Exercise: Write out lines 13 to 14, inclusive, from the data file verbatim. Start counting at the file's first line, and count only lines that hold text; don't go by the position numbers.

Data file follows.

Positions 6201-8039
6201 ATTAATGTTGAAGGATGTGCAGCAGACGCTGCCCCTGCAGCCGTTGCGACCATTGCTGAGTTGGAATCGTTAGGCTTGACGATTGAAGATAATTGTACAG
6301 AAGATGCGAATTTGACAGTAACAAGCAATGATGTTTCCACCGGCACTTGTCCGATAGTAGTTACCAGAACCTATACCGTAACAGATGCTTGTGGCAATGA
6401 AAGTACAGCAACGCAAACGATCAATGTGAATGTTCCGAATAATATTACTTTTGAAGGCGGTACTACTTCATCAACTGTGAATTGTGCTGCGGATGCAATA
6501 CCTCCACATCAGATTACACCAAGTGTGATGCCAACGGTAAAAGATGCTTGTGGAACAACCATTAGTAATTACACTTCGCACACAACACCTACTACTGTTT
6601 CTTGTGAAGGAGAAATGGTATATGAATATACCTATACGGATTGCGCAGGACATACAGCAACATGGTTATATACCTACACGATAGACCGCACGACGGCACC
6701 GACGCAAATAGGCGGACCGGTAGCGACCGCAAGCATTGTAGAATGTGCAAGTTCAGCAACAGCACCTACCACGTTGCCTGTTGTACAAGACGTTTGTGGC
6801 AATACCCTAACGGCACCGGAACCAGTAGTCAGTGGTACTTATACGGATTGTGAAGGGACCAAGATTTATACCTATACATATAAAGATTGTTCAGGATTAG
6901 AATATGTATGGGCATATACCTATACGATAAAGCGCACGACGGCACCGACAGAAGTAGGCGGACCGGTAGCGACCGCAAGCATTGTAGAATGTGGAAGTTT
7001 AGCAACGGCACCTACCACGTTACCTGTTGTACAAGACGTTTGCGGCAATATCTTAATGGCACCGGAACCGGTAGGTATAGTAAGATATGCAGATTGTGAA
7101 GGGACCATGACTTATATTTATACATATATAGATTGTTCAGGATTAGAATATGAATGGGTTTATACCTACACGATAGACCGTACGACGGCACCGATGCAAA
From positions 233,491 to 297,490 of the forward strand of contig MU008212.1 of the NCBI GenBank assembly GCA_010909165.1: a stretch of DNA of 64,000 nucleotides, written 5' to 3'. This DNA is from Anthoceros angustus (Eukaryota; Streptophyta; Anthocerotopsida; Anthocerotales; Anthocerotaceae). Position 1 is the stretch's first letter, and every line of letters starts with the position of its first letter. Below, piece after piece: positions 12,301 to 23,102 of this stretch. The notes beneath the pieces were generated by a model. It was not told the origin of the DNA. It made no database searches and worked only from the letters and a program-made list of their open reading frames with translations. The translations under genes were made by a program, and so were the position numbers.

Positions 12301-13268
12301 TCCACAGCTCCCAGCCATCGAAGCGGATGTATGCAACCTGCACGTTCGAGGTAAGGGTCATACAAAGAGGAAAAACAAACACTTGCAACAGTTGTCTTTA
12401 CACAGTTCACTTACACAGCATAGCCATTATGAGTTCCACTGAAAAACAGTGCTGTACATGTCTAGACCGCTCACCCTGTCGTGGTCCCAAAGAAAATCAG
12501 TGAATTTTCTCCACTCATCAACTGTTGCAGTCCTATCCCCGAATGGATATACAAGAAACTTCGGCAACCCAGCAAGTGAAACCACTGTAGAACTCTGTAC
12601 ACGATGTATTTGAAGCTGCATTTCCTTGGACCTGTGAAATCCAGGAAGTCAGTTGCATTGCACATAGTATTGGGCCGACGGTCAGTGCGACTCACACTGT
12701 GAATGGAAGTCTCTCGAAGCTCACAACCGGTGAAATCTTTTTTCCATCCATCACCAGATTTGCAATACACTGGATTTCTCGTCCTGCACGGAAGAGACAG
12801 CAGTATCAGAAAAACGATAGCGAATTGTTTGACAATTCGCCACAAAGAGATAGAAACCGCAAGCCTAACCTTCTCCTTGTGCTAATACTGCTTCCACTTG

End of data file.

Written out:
Positions 12301-13268
12301 TCCACAGCTCCCAGCCATCGAAGCGGATGTATGCAACCTGCACGTTCGAGGTAAGGGTCATACAAAGAGGAAAAACAAACACTTGCAACAGTTGTCTTTA